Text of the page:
Kauai finds itself at a bittersweet crossroads

•Kauai officials are debating legislation that could ban new vacation rentals outside designated tourist areas and phase out existing options, including those in scenic Hanalei and Haena on the island's north shore. This follows a Jan. 1 crackdown on unlicensed vacation rentals on Maui. Observers say the moves are prompted in part by locals' growing frustration over real estate costs on Kauai, where median condo prices jumped 40% last year to $565,000, despite a nearly 60% drop in sales.

•More than a dozen major construction projects are underway across the island — most in the sunny south shore resort area of Poipu. The price of a 2,038-square-foot, "plantation-style" cottage at Kukui'ula, a 1,000-acre luxury residential complex slated to open near Poipu Beach in 2010, starts at $2 million.

"None of us likes change, and (post-Iniki) development has been more geared to bringing people onto the island than to the people who already live here," says Kauai's mayor, Bryan Baptiste. At the same time, he notes, many enamored vacationers have decided to stay put or return year after year, with timeshares and condos making up more than 50% of island lodging.

Some repeat visitors to Kauai are as nonplussed at the rapid pace of that change as the kama'aina (longtime residents) they're joining.

"We came here (in 1983) because it was the anti-Florida," says Morristown, N.J.'s Jerry Clendenny, who spends two months a year in a Poipu condo. "Everybody wants to be the last one in, but I sure hope this isn't a case of 'pave paradise, and put up a parking lot.' "

Though a proposed moratorium on south shore projects didn't materialize, current ideas range from boosting the island's limited bus service to a ban on new subdivisions of agricultural land into so-called gentlemen's estates.

But for all Kauai's challenges, "we're still way behind the development in other places," adds Baptiste. "All you need to do is go to Oahu to see that our traffic is nothing. Finding a balance between a good economy and quality of life is where we're at."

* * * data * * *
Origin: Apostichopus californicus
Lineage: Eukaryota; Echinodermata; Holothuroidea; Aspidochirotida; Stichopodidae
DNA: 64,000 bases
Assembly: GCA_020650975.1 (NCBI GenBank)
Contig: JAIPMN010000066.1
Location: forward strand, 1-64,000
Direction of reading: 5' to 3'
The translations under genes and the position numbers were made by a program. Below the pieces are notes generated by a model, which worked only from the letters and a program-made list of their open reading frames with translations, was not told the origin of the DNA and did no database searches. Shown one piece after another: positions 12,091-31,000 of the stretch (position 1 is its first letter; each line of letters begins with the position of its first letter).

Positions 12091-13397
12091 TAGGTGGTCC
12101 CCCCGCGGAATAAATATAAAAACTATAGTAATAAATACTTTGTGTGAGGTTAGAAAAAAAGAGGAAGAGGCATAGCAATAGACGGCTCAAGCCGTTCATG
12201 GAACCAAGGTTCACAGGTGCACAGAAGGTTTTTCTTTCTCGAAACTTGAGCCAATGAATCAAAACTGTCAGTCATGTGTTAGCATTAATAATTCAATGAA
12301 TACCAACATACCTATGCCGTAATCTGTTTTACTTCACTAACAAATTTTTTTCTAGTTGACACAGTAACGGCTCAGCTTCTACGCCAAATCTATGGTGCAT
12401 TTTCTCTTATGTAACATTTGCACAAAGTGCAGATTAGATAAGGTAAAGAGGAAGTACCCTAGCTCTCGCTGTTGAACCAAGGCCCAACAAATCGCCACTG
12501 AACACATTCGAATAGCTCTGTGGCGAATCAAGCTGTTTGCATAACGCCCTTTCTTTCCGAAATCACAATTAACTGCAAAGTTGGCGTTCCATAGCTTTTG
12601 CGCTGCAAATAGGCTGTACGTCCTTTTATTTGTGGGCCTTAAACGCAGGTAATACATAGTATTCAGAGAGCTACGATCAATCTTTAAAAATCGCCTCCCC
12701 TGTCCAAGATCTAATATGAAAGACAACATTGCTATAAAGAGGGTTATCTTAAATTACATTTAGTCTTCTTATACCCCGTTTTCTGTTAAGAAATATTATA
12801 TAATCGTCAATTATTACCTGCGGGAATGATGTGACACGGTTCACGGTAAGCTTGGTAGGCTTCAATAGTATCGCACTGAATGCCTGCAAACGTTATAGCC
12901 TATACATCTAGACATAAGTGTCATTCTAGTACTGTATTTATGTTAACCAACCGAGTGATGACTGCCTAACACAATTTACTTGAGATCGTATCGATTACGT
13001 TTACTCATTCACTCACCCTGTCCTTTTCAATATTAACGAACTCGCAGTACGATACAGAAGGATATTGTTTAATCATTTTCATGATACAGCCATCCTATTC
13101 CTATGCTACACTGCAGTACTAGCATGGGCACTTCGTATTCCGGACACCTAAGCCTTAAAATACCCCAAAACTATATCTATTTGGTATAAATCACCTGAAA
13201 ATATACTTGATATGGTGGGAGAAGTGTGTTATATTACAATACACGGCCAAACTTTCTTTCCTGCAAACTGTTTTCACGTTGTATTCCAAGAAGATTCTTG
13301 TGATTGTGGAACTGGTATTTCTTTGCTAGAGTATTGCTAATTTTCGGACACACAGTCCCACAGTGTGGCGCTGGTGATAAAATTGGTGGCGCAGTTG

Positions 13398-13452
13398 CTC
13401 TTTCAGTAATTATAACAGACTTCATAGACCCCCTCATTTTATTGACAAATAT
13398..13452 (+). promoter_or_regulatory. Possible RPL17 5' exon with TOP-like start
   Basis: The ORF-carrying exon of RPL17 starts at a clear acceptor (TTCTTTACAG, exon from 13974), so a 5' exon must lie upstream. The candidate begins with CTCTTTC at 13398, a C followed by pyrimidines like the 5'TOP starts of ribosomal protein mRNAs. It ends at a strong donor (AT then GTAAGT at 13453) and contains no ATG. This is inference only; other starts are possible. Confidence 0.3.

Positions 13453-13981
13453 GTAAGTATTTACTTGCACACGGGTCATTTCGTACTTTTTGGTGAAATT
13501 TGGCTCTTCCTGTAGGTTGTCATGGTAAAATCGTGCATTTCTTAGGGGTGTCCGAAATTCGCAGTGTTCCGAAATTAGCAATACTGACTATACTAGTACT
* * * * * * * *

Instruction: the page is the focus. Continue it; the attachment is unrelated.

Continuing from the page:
On a rainy night at Hanalei's bamboo-thatched Tahiti Nui bar, a guitarist strums his zillionth rendition of the Peter, Paul and Mary hit Puff the Magic Dragon (inaccurately rumored to invoke the area's marijuana crops) while a handful of locals launch into a spirited debate over the pros and cons of the troubled Superferry.

A few miles up the coast, meanwhile, Mark Fredrickson and his wife, Lynne, are just happy to be trading sub-zero temperatures in the Upper Midwest for the sound of crashing surf in their low-glitz beachfront condo at the Hanalei Colony resort.

"I'm a small-town guy, and this is more my style than Maui, " says Fredrickson, of Watertown, Minn.

If any property represents Kauai's struggle to find a balance between preservation and growth, it's the Coco Palms.

Opened on the island's east coast in 1953 amid coconut palms planted by Hawaiian royalty, the hotel catapulted to fame as the setting for Blue Hawaii but was never rebuilt after Iniki. Despite a string of revival efforts — the most recent would have included 200 luxury condos and a fitness spa — it remains a crumbling eyesore along the main highway, its blown-out roof shingles gaping like missing teeth.

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